Aside from coding and talking to customers, I’ve spent a fair bit of time learning business. I wrote a business plan, just to say I could (well actually it was required by a course), and then I wrote a one-page business model . The balance, I think, is somewhere between the two. I feel better for having explored both extremes. I roll my eyes at fundamentalists who cannot pick and choose the valuable.
“I developed The Great Teacher Theory late in my freshman year. It was a cornerstone of the theory that great teachers had great personalities and that the greatest teachers had outrageous personalities. I did not like decorum or rectitude in a classroom; I preferred a highly oxygenated atmosphere, a climate of intemperance, rhetoric, and feverish melodrama. And I wanted my teachers to make me smart.
“A great teacher is my adversary, my conqueror, commissioned to chastise me. He leaves me tame and grateful for the new language he has purloined from other kings whose granaries are filled and whose libraries are famous. He tells me that teaching is the art of theft: of knowing what to steal and from whom.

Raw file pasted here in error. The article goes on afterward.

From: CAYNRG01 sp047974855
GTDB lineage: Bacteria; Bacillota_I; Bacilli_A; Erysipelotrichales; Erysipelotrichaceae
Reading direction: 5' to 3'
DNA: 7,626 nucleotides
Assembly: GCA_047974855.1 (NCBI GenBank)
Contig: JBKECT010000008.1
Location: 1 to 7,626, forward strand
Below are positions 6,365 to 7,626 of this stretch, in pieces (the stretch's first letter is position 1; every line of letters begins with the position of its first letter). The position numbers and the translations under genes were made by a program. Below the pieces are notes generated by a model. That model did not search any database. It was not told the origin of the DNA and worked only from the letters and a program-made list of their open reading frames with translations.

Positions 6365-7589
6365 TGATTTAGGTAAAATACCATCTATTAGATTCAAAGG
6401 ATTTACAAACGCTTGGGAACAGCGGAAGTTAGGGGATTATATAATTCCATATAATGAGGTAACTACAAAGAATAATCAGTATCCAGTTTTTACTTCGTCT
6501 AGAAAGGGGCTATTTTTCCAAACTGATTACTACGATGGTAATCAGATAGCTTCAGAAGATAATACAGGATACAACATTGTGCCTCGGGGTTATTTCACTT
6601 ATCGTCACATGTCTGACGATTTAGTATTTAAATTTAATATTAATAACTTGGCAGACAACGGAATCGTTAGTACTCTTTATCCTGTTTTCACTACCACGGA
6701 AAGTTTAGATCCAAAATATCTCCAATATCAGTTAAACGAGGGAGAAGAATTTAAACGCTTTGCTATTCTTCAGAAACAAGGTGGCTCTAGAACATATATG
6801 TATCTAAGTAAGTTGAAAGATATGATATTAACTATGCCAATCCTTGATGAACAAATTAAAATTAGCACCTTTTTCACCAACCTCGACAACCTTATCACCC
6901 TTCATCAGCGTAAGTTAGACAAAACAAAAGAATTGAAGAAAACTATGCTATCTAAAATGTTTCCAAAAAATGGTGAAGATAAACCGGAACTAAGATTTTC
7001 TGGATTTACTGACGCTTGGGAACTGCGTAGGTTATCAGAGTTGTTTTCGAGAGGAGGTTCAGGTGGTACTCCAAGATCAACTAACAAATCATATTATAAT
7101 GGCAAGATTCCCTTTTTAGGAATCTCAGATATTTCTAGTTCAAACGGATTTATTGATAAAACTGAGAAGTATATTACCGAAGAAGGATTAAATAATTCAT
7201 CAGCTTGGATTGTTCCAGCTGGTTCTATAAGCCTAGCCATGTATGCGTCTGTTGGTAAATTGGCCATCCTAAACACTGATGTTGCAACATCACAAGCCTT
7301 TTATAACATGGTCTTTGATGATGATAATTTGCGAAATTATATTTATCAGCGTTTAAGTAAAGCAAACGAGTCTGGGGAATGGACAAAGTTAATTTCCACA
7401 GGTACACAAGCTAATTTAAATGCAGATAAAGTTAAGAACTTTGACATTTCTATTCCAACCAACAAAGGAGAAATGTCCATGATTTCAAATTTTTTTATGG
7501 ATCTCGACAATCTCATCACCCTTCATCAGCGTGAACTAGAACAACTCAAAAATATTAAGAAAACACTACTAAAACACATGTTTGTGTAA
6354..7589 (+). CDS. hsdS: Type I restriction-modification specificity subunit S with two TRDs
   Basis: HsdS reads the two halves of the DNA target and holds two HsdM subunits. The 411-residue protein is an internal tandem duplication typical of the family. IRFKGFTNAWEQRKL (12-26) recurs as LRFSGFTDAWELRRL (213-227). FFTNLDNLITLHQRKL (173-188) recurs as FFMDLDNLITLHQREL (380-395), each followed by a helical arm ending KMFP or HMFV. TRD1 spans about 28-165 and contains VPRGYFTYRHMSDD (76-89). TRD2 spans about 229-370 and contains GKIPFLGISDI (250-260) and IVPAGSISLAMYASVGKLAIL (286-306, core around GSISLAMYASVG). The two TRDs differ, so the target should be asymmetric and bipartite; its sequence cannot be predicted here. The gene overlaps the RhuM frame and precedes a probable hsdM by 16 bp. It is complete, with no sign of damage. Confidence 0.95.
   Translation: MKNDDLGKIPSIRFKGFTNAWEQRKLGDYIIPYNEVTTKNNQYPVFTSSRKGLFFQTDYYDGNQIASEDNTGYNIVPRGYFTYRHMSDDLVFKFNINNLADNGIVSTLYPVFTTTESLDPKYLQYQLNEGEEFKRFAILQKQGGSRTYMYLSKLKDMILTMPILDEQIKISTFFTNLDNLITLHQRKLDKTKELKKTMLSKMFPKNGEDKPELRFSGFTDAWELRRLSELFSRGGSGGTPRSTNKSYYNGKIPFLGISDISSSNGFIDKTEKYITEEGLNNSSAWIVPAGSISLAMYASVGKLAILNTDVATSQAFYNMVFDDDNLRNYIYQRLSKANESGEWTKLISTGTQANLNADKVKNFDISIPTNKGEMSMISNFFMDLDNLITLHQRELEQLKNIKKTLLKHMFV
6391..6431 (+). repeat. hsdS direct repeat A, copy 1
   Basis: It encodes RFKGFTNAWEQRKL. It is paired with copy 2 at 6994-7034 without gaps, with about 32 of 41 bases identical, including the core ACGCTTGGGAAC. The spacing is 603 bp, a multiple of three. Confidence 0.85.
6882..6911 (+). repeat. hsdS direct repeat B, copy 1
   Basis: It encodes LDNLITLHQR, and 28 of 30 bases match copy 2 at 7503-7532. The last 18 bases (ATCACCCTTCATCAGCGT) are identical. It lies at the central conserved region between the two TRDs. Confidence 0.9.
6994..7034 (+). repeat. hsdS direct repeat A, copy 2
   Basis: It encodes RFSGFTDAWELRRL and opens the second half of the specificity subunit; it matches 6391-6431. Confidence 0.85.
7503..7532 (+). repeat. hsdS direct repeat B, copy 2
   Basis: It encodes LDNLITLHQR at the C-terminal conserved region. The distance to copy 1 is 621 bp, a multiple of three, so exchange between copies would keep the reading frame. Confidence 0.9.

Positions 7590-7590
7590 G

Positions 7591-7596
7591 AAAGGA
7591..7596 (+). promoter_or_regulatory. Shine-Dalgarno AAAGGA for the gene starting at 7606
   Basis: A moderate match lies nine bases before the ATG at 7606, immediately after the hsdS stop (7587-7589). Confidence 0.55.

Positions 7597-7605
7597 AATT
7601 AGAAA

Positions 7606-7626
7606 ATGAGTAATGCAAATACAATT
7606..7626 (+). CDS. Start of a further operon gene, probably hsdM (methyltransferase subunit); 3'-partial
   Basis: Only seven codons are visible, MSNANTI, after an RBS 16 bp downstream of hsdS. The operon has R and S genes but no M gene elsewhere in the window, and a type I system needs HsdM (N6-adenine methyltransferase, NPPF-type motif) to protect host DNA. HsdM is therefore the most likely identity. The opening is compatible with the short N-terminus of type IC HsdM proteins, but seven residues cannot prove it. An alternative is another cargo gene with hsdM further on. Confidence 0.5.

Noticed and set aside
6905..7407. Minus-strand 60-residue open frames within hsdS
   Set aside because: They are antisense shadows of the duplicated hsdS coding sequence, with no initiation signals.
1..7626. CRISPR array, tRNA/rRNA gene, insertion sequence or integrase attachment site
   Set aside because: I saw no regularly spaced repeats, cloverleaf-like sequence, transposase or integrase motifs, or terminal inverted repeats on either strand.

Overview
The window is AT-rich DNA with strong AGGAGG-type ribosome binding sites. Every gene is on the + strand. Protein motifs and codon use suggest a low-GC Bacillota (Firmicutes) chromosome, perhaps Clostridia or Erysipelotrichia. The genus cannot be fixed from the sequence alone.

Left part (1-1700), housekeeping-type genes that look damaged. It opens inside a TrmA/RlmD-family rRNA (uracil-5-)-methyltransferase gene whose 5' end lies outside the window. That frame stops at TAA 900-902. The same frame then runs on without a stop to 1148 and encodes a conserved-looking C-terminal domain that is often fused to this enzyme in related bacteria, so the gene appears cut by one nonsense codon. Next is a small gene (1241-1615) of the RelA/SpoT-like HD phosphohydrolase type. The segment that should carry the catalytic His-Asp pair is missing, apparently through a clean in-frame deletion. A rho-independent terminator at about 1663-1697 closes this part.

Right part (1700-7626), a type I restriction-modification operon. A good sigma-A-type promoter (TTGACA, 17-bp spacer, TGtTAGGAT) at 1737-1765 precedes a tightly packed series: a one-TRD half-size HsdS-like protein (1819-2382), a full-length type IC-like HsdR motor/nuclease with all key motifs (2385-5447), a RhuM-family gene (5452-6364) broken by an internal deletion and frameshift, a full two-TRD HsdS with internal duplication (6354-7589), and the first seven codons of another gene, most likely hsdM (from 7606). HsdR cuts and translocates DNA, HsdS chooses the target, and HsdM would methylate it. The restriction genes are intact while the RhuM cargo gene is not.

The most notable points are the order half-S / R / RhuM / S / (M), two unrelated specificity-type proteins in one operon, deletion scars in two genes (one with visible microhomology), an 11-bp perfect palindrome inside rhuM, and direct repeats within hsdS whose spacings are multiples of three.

“Bad teachers do not touch me; the great ones never leave me. They ride with me during all my days, and I pass on to others what they have imparted to me. I exchange their handy gifts with strangers on trains, and I pretend the gifts are mine. I steal from the great teachers. And the truly wonderful thing about them is they would applaud my theft, laugh at the thought of it, realizing they had taught me their larcenous skills well.”Pat Conroy – The Lords of Discipline. New York: Bantam Books, 1980. p 271